• External radiation (or external beam radiation) comes from a machine outside the body. The machine directs high-energy rays at the cancer and some normal surrounding tissue. It is the most often used radiation treatment. The machine used to deliver the high-energy rays is called a linear accelerator.
  • Three-dimensional (3-D) conformal radiation treatment is a type of external beam radiation. It uses computers to allow doctors to more precisely target a tumor with radiation beams (using width, height, and depth).
  • Intensity-modulated radiation treatment (IMRT). IMRT is a type of 3-D conformal radiation treatment that uses radiation beams (usually x-rays) of
    various intensities to give different doses of radiation, at the same time, to small areas of tissue. This allows the delivery of higher doses of radiation to the tumor and lower doses to nearby healthy tissue.
  • Internal radiation treatment, or brachytherapy, is given by placing an implant into or near the tumor. The implant is a small container that holds the
    radioactive source or material. Internal radiation treatment allows your doctor to give a higher total dose of radiation to a smaller area and in a shorter time than with external radiation treatment.
  • Photodynamic therapy (PDT) combines a drug called a photosensitizer or photosensitizing agent with a specific type of light to kill cancer cells.
    Photosensitizers are drugs that when exposed to a specific wavelength of light, produce a form of oxygen that kills nearby cells. PDT can also work by shrinking or destroy tumors by damaging blood vessels in the tumor. This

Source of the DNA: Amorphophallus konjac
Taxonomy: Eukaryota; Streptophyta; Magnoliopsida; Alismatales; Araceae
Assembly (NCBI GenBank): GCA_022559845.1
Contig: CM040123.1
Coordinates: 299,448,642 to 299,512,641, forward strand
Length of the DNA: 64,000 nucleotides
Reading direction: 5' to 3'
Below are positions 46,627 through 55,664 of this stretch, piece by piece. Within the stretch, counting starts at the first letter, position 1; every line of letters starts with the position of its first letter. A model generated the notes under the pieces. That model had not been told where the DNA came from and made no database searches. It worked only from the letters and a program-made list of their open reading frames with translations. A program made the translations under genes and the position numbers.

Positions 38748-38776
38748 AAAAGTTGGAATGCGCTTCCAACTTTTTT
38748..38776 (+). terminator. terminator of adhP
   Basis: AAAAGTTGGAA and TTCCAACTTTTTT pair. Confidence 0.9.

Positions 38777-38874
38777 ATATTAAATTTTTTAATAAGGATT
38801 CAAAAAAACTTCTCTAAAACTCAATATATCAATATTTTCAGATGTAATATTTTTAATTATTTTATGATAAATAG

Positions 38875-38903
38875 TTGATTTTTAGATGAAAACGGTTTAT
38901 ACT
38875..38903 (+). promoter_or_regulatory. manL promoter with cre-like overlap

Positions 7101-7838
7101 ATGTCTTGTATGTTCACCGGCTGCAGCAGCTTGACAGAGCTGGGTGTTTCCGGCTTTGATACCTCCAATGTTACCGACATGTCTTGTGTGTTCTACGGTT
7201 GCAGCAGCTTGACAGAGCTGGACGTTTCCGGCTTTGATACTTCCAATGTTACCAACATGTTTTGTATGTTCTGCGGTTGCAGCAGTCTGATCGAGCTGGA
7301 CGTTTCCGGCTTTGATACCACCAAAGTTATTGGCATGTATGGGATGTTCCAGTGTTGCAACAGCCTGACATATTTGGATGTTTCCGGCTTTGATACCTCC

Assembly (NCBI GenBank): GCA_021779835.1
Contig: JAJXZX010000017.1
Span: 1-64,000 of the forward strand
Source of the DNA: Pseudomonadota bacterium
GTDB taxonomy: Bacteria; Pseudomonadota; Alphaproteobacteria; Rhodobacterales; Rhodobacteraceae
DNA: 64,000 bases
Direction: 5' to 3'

prevents the cancer from receiving nutrients. Also, PDT may activate the
    immune system to attack the tumor cells.
  • Stereotactic radiosurgery is a a type of external radiation therapy that uses special equipment to position the patient and precisely give a single large dose of radiation to a tumor. It is used to treat brain tumors and other brain disorders that cannot be treated by regular surgery. It is also being studied in the treatment of other types of cancer. Also called radiation surgery, radiosurgery, and stereotaxic radiosurgery.
  • Proton Therapy is the most precise form of radiation treatment for cancer possible, while minimizing damage to healthy tissue and surrounding organs.

The way the radiation therapy is given depends on the type and stage of the cancer being treated.

Chemotherapy

Chemotherapy is a cancer treatment that uses drugs to stop the growth of cancer cells, either by killing the cells or by stopping them from dividing. When chemotherapy is taken by mouth or injected into a vein or muscle, the drugs enter the bloodstream and can affect cancer cells throughout the body (systemic chemotherapy). When chemotherapy is placed directly into the spinal column, an organ, or a body cavity such as the abdomen, the drugs mainly affect cancer cells in those areas (regional chemotherapy). The way the chemotherapy is given depends on the type and stage of the cancer being treated.

Topical chemotherapy for squamous cell vaginal cancer may be applied to the vagina in a cream or lotion.

New types of treatment are being tested in clinical trials.

Radiosensitizers are drugs that make tumor cells more sensitive to radiation therapy. Combining radiation therapy with radiosensitizers may kill more tumor cells.